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Database Normalization - Infinite Hierarchy and Linked Lists

In some situations you don't have a set structure and need to allow an infinite hierarchy, such as in a linked list. A real-world example of this is with people. There is no set grandparents and parents layer, but every person's parents is someone else's child. In terms of a database, this means you can't have the following tables.

  • grandparents
  • parents
  • children

Instead, you need one table for person, and to somehow create the relationship between them. The first thing to pop into your head might be to just add extra columns for these relationships as shown below:

  • id
  • name,
  • mother_id - ID of another row in this table
  • father_id - ID of another row in this table

Unfortunately, this leads to all sorts of issues with maintaining data integrity. A much better approach is to use two tables and foreign keys. Thus, a database update will never leave you with a mother or father ID that points to nobody.

CREATE TABLE `person` (
    `id` INT UNSIGNED NOT NULL AUTO_INCREMENT,
    `name` varchar(255) NOT NULL,
    ...
    PRIMARY KEY (`id`)
) ENGINE=InnoDB DEFAULT CHARSET=utf8;

CREATE TABLE `relationships` (
    `id` int unsigned NOT NULL AUTO_INCREMENT,
    `child` INT UNSIGNED NOT NULL,
    `mother` INT UNSIGNED NOT NULL,
    `father` INT UNSIGNED NOT NULL,
    PRIMARY KEY (`id`),
    UNIQUE KEY(`child`),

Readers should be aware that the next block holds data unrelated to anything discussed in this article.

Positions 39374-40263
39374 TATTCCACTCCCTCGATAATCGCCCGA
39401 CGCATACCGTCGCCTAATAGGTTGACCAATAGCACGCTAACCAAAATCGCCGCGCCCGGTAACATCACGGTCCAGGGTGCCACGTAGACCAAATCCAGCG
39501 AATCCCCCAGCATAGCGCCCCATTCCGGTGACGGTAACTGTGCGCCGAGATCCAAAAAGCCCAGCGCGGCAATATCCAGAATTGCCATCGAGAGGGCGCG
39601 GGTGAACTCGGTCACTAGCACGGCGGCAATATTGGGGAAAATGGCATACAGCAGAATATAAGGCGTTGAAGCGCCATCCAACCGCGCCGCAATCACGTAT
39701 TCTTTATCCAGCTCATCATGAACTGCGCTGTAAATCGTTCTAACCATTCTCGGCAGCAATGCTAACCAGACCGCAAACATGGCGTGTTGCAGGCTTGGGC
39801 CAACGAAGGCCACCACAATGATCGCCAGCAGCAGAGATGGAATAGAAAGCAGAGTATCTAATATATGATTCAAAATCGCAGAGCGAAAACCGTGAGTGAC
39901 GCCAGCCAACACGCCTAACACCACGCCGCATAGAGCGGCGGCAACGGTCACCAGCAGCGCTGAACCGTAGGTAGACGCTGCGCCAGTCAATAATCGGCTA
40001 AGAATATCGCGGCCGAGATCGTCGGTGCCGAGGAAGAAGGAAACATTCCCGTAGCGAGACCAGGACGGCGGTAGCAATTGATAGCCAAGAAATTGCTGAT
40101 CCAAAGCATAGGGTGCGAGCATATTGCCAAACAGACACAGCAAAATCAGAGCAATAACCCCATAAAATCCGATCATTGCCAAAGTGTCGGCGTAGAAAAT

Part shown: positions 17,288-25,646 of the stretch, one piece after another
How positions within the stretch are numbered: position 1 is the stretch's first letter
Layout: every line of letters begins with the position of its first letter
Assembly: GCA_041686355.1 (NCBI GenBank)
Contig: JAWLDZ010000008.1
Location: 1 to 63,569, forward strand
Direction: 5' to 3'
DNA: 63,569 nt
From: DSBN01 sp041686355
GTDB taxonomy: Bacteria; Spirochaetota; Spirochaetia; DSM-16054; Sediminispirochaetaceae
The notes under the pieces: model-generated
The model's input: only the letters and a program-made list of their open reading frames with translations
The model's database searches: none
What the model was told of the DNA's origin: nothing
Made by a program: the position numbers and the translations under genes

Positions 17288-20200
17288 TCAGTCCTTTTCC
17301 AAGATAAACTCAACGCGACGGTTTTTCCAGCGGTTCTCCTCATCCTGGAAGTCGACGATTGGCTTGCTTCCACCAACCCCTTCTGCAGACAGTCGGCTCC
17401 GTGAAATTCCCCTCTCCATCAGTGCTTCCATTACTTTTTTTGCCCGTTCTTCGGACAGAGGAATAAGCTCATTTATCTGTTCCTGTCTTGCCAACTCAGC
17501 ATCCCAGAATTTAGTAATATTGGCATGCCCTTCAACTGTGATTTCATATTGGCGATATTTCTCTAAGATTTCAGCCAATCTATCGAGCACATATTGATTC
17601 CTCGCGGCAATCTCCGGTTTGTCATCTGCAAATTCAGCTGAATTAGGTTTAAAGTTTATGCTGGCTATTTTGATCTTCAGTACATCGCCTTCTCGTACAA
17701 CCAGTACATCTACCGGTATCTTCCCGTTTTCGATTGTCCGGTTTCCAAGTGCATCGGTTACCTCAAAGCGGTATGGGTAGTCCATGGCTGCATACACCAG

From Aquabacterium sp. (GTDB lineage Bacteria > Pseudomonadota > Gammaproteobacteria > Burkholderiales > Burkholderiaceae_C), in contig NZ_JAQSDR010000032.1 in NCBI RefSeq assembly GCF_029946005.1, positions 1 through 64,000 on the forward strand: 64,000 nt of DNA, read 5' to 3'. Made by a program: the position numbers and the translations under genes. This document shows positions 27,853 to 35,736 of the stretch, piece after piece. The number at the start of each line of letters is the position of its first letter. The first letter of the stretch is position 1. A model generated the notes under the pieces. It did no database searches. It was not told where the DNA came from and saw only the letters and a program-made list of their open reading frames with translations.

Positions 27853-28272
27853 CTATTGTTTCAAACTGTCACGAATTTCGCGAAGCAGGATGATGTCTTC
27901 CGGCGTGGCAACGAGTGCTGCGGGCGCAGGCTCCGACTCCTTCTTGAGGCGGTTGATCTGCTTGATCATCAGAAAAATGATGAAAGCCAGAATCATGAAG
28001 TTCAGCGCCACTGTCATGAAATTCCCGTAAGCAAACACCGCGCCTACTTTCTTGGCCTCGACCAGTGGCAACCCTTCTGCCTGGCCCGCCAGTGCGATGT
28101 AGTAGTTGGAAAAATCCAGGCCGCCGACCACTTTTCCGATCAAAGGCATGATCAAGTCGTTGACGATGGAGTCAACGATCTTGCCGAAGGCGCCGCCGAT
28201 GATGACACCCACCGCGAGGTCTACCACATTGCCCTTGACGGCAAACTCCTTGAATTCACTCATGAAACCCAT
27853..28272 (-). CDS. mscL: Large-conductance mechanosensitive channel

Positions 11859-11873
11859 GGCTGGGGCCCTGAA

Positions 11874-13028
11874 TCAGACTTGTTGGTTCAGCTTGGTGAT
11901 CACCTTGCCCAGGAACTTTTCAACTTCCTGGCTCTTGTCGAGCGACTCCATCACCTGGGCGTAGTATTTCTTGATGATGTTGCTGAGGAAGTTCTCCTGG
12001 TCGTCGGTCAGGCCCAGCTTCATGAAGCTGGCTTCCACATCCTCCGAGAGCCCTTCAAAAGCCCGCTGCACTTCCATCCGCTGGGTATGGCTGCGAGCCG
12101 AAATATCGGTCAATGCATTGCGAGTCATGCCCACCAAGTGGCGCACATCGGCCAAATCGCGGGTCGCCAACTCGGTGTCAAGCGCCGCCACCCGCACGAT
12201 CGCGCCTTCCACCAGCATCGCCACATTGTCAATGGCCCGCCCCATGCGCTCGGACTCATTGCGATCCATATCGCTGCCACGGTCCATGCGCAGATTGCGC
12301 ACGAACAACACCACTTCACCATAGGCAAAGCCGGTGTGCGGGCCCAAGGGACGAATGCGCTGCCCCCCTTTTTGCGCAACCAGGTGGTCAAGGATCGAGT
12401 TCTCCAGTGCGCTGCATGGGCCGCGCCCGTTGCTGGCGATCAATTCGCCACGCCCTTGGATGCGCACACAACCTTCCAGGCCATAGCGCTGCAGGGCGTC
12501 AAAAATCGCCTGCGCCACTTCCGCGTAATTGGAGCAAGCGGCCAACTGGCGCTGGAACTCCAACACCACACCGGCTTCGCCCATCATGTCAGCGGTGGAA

FOREIGN KEY (`child`) REFERENCES person(id) ON DELETE RESTRICT ON UPDATE CASCADE,
    FOREIGN KEY (`mother`) REFERENCES person(id) ON DELETE RESTRICT ON UPDATE CASCADE,
    FOREIGN KEY (`father`) REFERENCES person(id) ON DELETE RESTRICT ON UPDATE CASCADE
) ENGINE=InnoDB DEFAULT CHARSET=utf8;

Since a child can have only one father and one mother (at least genetically until very recently), I set a unique key on the child column. If your situation allows for the data type (in this case person), to have any number of "parents" (multiple inheritance) then you would just remove this restriction. If the number of parents is always fixed, then you would keep the restriction and have that many columns in the relationships table.

Having this structure ensures that all changes to the IDs "ripple through" appropriately, and that you never end up with "junk IDs" because you deleted a person and forgot to update their parents or children. The only disadvantage of this structure is that there is no way to force a relationship row to exist for every row in the persons table. Thus you could have a person who has no parents specified, but you have to start somewhere, and I guess in this case they would be Adam and Eve.